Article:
David K: ‘You know you promised Alasdair a games room?’
Me: ‘No. No way’
David K: ‘You did. Didn’t she Alasdair?’
Alasdair: ‘Er, oh, yes. You did’
Me: ‘No, certainly not.’
David K: ‘Ask the guys – hey guys – she did, didn’t she?’
It’s a conspiracy, I tell you! Either that or they took advantage of my heat exhausted, weakened and amnesiac state to coerce me. Either way he is not getting a games room.
I was being nice: they knew it was going wrong
What happened to the diva strops?
The Namibian Odyssey 100k was certainly an adventure and a journey of discovery; just not the one I had expected. How wrong did it go? Spectacularly wrong. They say, that if you are going to fail; fail with style, get eaten by a leopard or something of that ilk. Failing because you are bit pooped simply lacks panache. I can give Cyrano de Bergerac a run for his money when it comes to panache.
I do not actually remember how the final scene played out as I began to weave across the track, but apparently it goes a bit like this:
She’s weaving; got the lean. Right, Alasdair and David K; you get out and walk with her for a bit. Distract her with a bit of Statler and Waldorf back chat. Motivate her.
Statler and Waldorf thought bubbles: Are you kidding? I’m not sure how long I can walk in that heat.
Truck pulls up. I start to topple backwards, manage to right myself. They tell me the plan. Great. Give me a couple of minutes. I clamber into the truck. I clamber out of the truck. I topple again. They bundle me back in the truck. My memory returns shortly after this as I am lying along the back seat.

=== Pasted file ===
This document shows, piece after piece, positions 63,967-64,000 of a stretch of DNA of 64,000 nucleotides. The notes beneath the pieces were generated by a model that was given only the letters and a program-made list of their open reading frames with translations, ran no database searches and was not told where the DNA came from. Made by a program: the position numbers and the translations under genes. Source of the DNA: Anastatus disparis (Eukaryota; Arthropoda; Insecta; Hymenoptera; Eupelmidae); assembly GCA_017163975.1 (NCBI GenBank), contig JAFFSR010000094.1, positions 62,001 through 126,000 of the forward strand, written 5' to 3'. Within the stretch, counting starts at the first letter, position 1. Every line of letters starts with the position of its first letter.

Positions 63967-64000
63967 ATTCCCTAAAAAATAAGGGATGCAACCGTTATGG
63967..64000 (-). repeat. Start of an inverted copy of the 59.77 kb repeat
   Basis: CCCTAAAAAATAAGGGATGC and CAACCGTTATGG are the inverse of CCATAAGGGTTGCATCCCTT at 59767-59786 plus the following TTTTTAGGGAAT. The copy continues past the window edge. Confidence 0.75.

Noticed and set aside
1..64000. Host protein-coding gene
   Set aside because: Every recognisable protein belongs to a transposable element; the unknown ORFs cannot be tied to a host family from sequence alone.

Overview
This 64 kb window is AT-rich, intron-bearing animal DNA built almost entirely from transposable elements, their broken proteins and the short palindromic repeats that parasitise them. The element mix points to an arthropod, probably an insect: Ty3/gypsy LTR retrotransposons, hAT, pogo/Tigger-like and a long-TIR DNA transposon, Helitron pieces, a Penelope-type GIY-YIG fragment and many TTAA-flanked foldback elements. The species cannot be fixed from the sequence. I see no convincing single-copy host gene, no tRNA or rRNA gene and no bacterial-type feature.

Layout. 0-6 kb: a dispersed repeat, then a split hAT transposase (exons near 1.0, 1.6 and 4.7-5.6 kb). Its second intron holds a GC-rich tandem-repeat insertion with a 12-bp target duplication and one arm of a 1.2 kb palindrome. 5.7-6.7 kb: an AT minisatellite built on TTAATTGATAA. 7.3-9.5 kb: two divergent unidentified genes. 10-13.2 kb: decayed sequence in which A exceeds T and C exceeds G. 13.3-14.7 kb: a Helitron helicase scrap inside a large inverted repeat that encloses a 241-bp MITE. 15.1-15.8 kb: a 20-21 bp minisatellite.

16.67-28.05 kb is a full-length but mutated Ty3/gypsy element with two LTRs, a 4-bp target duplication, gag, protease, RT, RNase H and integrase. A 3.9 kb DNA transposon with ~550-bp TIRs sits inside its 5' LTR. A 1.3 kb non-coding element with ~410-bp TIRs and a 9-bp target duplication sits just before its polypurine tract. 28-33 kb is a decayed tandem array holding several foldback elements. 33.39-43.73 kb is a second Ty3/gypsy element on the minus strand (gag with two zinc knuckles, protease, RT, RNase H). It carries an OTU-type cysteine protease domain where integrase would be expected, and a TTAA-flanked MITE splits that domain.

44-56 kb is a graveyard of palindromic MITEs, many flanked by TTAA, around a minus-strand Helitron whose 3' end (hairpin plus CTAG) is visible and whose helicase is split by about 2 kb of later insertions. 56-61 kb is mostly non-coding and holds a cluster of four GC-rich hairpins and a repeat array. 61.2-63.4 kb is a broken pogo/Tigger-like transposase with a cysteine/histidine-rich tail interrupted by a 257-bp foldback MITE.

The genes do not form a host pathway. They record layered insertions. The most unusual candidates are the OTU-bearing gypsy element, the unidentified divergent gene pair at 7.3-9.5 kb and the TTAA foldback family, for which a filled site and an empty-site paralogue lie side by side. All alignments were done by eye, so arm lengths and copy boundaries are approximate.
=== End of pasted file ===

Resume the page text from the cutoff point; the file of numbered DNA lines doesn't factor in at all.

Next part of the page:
Boom! Game over and I am withdrawn on safety grounds with heat exhaustion: 27.22 miles/43.77 km. I had pushed myself to breaking a bit beyond. I don’t even have the energy to argue, get frustrated or cry. I feel like I am boiling in my own skin and am morphing into some form of puddle. I did not know it was possible for skin to leak that much.
Every available buff and cloth was being soaked in water and laid over my head and round my neck, a bottle of water placed on my stomach and I was asked to clasp a cold can of coke between my thighs. I am not sure if that was first aid or someone playing out a strange retro 1970s advertising fantasy. I squealed as Alasdair poured ice cold water over me: only it wasn’t ice cold, it was tepid, you could practically shower in it. After about an hour and a half my temperature was normal and now there were three options: I could get out and run another sixty kilometres (unlikely), we go back to the coast and an air-conditioned hotel (tempting, but no), we drive to the planned camp site at Homeb. Let’s camp I say. At which point I crash out until a bump in the road just about throws me off the seat.
The only bar open in town
Rewind 48 hours. We arrived in Windhoek via Frankfurt and Johannesburg and spent the first night in a nearby lodge before the long drive to Walvis bay on the coast. En-route we had the customary stop at the wood carvers market where some haggled better than others: always have David K haggling your price.
Of all the gin joints in all the towns in all the world….
What were the chances of being booked into the only hotel in town with a bar that is open on a Sunday night? We managed it, and said bar was going like a fair and sounded like a fair until 1.30 am. I often don’t sleep the night before an event at the best of times, and I certainly wasn’t sleeping that night. After a long haul and a couple of disturbed nights fatigue was inevitably going to be a factor.